Immediately Establish a BBC Korea Service
In North Korea, it is illegal to own foreign media. However, the North Korean people have shown an unending desire for access to foreign movies, TV shows and radio broadcasts. Owing to the restrictions on non-state-sanctioned media and the dire human rights situation in North Korea, all means of supporting the free flow of information into and out of the country should be a priority for the international community.
One critically important way to amp up the flow of information would be for the BBC World Service to establish a Korea service. Known around the world for its non-partisan and impartial reporting, the BBC World Service could be a valuable link between the world and the people of North Korea.
Under the remit of the BBC Trust, one of the explicit purposes of the World Service is to “Enable individuals to participate in the global debate on significant international issues”. The World Service also endeavours to serve “information-poor language markets with a clear need for independent information”. As North Korea's press is entirely state-controlled, the value of a Korean-language BBC World Service to the North Korean people is obvious.
In a letter to the Foreign Affairs Committee, the Right Hon William Hague MP summarised the reasons given by the BBC as to why they would not move forward with establishing a Korean language service. They are:
1. a shortwave radio service would reach an insignificant percentage of the population due to a combination of low numbers of SW-capable radios, ignorance of different wavebands and DPRK signal jamming.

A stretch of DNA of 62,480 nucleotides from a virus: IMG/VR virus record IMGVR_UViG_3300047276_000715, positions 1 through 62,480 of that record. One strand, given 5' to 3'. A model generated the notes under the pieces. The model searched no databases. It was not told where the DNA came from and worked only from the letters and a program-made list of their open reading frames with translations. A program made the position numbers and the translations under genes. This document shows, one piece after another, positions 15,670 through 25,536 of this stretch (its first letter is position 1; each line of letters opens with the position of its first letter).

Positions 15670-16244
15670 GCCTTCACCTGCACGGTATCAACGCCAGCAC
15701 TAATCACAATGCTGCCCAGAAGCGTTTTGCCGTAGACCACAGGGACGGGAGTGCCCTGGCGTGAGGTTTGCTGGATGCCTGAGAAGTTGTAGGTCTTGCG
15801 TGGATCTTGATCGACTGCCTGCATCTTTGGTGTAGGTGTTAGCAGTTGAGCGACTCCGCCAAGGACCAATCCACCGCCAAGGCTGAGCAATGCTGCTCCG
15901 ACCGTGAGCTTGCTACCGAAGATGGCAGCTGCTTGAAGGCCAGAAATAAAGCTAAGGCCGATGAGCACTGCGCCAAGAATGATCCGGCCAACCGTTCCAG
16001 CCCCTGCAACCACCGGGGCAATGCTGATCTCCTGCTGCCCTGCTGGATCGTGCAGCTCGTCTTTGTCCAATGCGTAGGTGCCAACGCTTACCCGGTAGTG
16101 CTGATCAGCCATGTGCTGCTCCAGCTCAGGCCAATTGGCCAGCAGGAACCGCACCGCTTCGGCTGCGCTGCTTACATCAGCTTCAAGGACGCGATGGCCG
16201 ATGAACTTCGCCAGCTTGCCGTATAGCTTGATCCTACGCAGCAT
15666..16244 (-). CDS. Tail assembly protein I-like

2. South Korean regulations currently prevent foreign broadcasters from broadcasting FM or MW radio from South Korea.
3. It would be impossible to offer a TV service that would not be blocked by the government.
4. Mobile or internet services would achieve very low or insignificant impact given access is strictly limited to political elites and both North Korea networsk are effectively cut off from the rest of the world.
The problems with these reasons are obvious. Given the ongoing human rights abuses in North Korea and possible commercial opportunities in South Korea, we urge the BBC and the British government to reconsider their position and establish a Korean-language World Service.
For a better understanding of the case for a BBC World Service in the Korean language, please download our report: www.eahrnk.org/reports
- Peter Horrocks
- Rt Hon Hugo Swire MP
- Diane Coyle
- Rt Hon Sajid Javid MP
- Rt Hon Philip Hammond MP
The British Broadcasting Corporation’s World Service can truly be termed a global institution. Broadcasting since 1932, today the World Service reaches 192 million listeners and crosses over countless borders, cultures and conflicts. A commitment to impartial reporting gives the World Service a reputation for integrity amongst its global audience and continues to set the BBC and its reporters firmly against censorship and political prejudice across the world.
In the face of funding cuts to many BBC services, the importance of the World Service to an audience beyond Britain’s shores should not be overlooked: for countless peoples, the BBC offers the only voice of impartiality and a vital connection to the outside world. The World Service actively stands for humanity, freedom of expression and a global voice in regions rife with repression.